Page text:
Avoid the Pitfalls of Apologizing to Your Estranged Child

If you aren’t careful, you can make things worse

Photo by Anastasia Vityukova on Unsplash

There’s A Right Way and A Wrong Way to Apologize

Here are some do’s and don’ts to follow. I have borrowed some of these from the book ‘Why Won’t You Apologize?’ by Harriet Lerner. I highly recommend this book. Apologizing properly is not easy, but it is something you can learn.

First, Respect Their Boundaries

The first thing to consider is whether your child has asked for no contact. If that is the case, you may not be able to offer an apology. This is one of the hardest things about estrangements. If all contact is cut off, you may never get that opportunity. There may be a way to handle this, though, that still honors your child’s request. Let me share how I handled this situation, recently.

When you apologize, state that you are sorry, acknowledge their pain, and leave it there.

For example, “I realize that I failed to be there for you when you needed me the most. I am sorry. I know how painful that must have been for you.”

Do NOT follow your apology with an excuse, a reason, or a ‘but.’

For example, “ I am sorry that I hurt your feelings, but you were being difficult and I had had a bad day.”

When you apologize, do not blame them for being hurt

“I’m sorry that you got your feelings hurt by what I said. I was only teasing. I didn’t know you were so sensitive. I will be more careful what I say around you from now on.”

Do not use your apology as a way to focus on your pain.

This one is really hard, and I will admit that I struggled with this one for a long time. This is where a good therapist may come in handy. I had to work long and hard to heal my own sense of failure, wretchedness, and shame to get the place where I could do this. If you are not there yet, delay your apology until you are.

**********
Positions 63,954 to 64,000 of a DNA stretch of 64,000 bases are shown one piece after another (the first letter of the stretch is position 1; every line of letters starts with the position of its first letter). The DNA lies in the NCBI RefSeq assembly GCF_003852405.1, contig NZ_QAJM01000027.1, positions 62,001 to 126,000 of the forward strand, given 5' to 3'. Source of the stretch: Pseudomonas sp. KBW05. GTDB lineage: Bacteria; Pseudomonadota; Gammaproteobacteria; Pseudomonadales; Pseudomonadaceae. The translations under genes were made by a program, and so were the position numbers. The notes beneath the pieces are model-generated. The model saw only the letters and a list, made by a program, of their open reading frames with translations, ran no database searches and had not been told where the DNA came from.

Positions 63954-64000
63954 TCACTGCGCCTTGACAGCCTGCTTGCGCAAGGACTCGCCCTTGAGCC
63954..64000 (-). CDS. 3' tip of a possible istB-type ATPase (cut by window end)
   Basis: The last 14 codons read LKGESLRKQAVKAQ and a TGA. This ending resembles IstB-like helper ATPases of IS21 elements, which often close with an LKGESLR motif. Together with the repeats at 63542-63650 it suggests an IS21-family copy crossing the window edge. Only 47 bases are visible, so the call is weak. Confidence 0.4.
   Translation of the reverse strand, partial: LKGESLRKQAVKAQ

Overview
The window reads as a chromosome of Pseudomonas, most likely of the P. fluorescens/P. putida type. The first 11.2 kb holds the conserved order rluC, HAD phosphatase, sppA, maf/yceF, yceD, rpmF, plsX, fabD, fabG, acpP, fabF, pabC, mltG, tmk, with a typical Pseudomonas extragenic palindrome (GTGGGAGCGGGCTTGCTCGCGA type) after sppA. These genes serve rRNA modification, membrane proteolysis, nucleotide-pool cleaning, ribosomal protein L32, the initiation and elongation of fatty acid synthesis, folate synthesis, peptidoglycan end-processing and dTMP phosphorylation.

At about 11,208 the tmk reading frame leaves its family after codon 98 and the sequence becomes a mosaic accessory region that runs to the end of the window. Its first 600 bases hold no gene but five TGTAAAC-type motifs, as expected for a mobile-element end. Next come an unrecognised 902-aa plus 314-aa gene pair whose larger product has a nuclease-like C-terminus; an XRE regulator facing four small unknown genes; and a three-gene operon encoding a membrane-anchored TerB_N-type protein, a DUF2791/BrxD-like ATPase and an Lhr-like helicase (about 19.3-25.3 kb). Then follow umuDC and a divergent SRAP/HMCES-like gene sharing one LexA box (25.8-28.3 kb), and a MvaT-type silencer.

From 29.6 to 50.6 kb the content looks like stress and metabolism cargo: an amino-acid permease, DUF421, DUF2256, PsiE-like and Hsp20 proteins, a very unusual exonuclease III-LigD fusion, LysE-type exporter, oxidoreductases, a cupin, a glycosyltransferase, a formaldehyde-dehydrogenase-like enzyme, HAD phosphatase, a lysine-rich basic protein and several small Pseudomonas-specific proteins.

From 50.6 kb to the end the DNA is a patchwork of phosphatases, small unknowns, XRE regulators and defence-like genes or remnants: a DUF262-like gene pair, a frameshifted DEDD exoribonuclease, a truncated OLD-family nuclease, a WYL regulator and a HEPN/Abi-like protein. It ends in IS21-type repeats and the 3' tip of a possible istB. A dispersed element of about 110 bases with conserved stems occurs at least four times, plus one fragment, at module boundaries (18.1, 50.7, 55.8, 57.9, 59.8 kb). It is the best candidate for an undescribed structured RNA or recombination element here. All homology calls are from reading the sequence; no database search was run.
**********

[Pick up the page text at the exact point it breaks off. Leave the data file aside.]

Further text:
If you aren’t sure why your child is angry with you, there is a right way and a wrong way to handle this.

So, what if you really don’t know why your child has estranged themselves from you? How can you apologize when you don’t know what you did?

A true apology does not ask the hurt party to do anything, not even forgive.

This one is really, really hard. And, this one pissed me off the first time I heard it. I read an article by a psychologist who was answering a father’s question about how to reach out to his estranged daughter. Part of her response was that he should not ask her to forgive him, because that would make it about his pain and not about hers. I was enraged when I read this. How dare she minimize the pain a parent feels when they are estranged from their child? I was totally offended that she would say such a thing. We want to be forgiven! What’s wrong with that?

The Gifts of Apologizing

When we offer someone a true apology, it is a gift, according to Harriet Lerner. It is a gift to the person we have hurt and a gift to ourselves.

Human learning to be human. Writing in hopes of getting there.

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